By: Diana Bello Aristizábal
October is Celebrating the Bilingual Child Month in the United States, where despite the fact that English is the predominant language, a large number of residents speak at least a second one. For this reason, this month is a good opportunity to highlight the advantages of bilingualism, provide guidelines for bilingual families and debunk some of the myths surrounding the subject.
According to Johns Hopkins All Children’s Hospital, being bilingual means understanding, expressing, and conveying thoughts clearly in two languages, while being multilingual means cultivating these skills in more than two languages.
This process translates into moving between two worlds because each language comes with great cultural richness, not to mention that several functions are activated in the brain when an individual uses two or more languages frequently.
According to Dr. Melissa Baralt, an applied psycholinguist and associate professor in the Department of Modern Languages at FIU, the impact of bilingualism is such that it can give children an advantage in executive function when they are born prematurely, according to research from the university.
“Almost all the research available is on full-term infants. However, bilingualism is thought to improve executive functioning, which is the brain’s CEO, regulating attention, planning, and task completion in preterm infants.”
Another benefit linked to cognition is that it lengthens life expectancy in people who are genetically inclined to suffer from dementia or Alzheimer’s. “If you’re sensitive to these illnesses and use two languages every day, this gives you an additional five years before those mental deficiencies set in,” explains Dr. Baralt.
Also, children who learn a second or third language have a better social and emotional development because they are much more connected with their families and heritage and will have democratic inclinations, which has nothing to do with politics but with the ability to accept diversity, meaning there are different ways of thinking and lifestyles.
Likewise, being bilingual improves job prospects and creates higher income. For example, in the Miami area, a large majority of jobs require the use of Spanish and English.
“Teaching a child two languages is like giving him two university degrees because when he grows up, goes to college, and then applies for a job, he will have a competitive advantage over a monolingual candidate who has the same qualifications,” says Anita Arguello, ESOL (English to Speakers of Other Languages) teacher at a K-6 elementary school.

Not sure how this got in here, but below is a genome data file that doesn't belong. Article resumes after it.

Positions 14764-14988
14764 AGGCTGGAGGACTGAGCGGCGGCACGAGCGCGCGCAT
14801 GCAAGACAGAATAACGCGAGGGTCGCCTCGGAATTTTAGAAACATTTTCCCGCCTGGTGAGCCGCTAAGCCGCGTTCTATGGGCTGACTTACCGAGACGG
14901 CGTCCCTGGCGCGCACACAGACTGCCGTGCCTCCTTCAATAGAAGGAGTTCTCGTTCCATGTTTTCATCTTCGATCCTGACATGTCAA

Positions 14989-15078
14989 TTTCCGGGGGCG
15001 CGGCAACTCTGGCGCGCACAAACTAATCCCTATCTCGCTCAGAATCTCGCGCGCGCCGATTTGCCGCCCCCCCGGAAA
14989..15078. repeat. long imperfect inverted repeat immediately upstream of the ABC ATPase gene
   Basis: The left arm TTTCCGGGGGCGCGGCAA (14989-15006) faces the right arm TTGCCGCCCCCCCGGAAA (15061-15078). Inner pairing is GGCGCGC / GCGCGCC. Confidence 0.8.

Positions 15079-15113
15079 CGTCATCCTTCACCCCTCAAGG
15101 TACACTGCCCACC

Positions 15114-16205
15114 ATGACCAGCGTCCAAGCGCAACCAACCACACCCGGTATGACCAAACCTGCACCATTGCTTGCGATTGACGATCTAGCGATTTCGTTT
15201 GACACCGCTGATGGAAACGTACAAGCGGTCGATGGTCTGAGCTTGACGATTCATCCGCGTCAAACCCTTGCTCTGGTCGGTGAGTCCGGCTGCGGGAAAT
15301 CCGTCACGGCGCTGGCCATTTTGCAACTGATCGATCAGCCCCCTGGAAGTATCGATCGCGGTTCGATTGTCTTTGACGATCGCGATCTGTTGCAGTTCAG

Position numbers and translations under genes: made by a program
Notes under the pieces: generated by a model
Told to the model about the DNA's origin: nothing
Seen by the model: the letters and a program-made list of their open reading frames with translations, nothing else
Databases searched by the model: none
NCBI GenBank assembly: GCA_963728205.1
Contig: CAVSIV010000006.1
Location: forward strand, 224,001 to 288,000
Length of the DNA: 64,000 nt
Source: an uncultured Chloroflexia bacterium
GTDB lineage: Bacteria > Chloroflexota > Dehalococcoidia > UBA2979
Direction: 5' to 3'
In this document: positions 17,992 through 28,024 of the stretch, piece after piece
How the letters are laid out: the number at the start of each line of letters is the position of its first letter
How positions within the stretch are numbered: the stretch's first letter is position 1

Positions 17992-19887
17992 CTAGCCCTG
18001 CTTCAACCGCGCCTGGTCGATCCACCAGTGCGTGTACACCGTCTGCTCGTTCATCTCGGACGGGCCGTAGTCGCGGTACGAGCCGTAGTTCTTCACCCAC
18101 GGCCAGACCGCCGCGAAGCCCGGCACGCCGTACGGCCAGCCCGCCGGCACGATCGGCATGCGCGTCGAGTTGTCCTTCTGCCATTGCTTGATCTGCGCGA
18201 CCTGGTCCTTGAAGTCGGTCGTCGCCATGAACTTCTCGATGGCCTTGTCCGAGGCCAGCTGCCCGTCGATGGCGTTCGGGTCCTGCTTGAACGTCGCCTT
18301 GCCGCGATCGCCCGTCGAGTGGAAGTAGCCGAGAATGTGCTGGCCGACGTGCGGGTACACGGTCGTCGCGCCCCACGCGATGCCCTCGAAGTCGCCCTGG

How to promote bilingualism at home?
Although handling two languages opens up a world of possibilities, there are many myths around the subject that sometimes make this process difficult. One of them is that bilingualism cannot be promoted in a family where both parents are monolingual, which is false. In fact, this can become an opportunity for everyone at home to learn together.
In this case, it is likely that children will need to learn more of their parents’ language, as they are usually more immersed in English due to the number of hours they spend at school, while adults will need to make an effort to learn English.
“The important thing is to show minors that they are proud to have a bilingual identity as a family. I recommend them to model an interest and motivation towards learning English without having to reach a high level, 50 words is better than nothing,” says Dr. Baralt.
However, in Hispanic families, for example, it is best trying to preserve the original language at home, especially when there are preschool children, since it has been proved they can learn English better if they first develop strong skills in Spanish.
And, is it valid to speak Spanish and English at the same time at home? According to Dr. Baralt, they cannot be forced to speak only Spanish when they will naturally be inclined to use the other language. However, if they respond in English, they should be warmly invited to say the same thing in Spanish.
“For a child to learn Spanish, they must have enough opportunities for input and for output during the day, otherwise they won’t be able to. This can be achieved by encouraging frequent social and creative language back-and-forth interactions such as watching a TV show but also having conversations with them in a safe and welcoming environment.”
But be careful with the use of Spanglish because this is confusing for children and prevents them from reaching a high level in Spanish. “It is valid sometimes to speak in English and sometimes in Spanish but not to combine them in the same sentence and at the same time. If they respond in Spanglish, ask them without correcting them to choose a language to communicate but be consistent,” advises Anita Arguello.
Finally, in order for them to have a high level of proficiency in their family’s language, be it Spanish or any other, it is recommended to promote the study of the language through formal classes and reading books so that they can not only communicate verbally but also learn to write properly.